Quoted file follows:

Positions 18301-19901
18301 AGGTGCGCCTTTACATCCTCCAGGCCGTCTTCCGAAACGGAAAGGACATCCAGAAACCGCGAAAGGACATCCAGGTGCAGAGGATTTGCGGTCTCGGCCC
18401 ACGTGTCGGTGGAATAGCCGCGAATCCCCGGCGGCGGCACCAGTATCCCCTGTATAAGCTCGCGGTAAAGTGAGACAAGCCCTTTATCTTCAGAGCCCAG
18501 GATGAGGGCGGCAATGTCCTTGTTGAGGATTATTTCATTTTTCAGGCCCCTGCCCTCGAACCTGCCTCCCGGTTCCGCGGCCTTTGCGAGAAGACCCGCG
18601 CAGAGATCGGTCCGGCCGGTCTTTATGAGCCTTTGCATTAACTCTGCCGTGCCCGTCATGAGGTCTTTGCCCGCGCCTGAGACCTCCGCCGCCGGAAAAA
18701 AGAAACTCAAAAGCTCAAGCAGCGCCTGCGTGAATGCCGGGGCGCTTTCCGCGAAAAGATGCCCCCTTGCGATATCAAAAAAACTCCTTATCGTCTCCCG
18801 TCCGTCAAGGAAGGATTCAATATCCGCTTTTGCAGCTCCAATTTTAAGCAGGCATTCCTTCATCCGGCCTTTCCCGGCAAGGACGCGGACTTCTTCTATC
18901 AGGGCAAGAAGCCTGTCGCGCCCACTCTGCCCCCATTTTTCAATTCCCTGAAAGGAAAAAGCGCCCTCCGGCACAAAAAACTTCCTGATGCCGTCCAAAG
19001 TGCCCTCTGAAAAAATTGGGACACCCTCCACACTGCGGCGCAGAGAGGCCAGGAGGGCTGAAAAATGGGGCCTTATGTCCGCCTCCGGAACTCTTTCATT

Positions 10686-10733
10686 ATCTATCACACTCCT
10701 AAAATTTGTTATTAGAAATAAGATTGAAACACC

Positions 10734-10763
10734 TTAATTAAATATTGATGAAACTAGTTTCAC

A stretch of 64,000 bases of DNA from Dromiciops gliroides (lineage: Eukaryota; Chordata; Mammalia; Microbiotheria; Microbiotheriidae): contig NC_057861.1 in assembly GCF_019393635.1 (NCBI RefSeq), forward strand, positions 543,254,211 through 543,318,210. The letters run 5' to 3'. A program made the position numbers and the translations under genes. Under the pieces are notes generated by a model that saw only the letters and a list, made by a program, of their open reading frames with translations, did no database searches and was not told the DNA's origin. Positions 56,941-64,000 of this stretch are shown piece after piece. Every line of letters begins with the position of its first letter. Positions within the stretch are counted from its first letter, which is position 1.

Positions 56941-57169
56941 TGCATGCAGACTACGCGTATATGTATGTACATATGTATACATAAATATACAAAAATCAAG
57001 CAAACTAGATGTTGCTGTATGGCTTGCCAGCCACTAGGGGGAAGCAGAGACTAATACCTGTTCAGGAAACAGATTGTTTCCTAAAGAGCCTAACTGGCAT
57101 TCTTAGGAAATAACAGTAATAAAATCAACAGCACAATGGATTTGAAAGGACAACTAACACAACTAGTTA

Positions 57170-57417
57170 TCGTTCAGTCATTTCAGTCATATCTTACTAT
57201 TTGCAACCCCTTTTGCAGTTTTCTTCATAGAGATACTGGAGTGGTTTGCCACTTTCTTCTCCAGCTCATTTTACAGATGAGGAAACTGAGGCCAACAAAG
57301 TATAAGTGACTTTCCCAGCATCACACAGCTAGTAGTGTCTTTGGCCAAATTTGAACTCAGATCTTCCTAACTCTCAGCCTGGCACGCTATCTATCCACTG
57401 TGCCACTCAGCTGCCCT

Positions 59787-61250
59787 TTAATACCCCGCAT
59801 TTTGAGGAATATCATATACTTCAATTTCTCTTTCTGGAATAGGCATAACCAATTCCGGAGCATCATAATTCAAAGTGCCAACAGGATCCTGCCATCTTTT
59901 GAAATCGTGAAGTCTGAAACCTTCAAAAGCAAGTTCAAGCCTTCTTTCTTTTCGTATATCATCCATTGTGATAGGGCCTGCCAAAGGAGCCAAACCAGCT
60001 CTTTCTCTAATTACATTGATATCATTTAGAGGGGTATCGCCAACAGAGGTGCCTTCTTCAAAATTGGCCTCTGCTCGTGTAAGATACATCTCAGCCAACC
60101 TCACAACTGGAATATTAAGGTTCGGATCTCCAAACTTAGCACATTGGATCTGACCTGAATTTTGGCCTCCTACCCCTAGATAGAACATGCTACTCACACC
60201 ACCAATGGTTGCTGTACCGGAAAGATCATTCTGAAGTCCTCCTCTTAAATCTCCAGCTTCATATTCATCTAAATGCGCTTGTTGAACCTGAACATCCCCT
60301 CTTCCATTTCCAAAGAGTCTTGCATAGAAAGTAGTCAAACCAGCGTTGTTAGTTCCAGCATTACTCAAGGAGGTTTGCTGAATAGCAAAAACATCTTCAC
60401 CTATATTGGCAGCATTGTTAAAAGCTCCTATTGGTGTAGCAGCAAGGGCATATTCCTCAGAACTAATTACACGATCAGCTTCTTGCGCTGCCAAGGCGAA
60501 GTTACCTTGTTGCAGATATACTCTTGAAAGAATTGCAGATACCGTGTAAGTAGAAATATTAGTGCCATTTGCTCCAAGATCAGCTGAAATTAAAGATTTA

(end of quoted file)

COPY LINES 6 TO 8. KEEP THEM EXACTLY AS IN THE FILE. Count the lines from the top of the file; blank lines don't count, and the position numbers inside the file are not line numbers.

18701 AGAAACTCAAAAGCTCAAGCAGCGCCTGCGTGAATGCCGGGGCGCTTTCCGCGAAAAGATGCCCCCTTGCGATATCAAAAAAACTCCTTATCGTCTCCCG
18801 TCCGTCAAGGAAGGATTCAATATCCGCTTTTGCAGCTCCAATTTTAAGCAGGCATTCCTTCATCCGGCCTTTCCCGGCAAGGACGCGGACTTCTTCTATC
18901 AGGGCAAGAAGCCTGTCGCGCCCACTCTGCCCCCATTTTTCAATTCCCTGAAAGGAAAAAGCGCCCTCCGGCACAAAAAACTTCCTGATGCCGTCCAAAG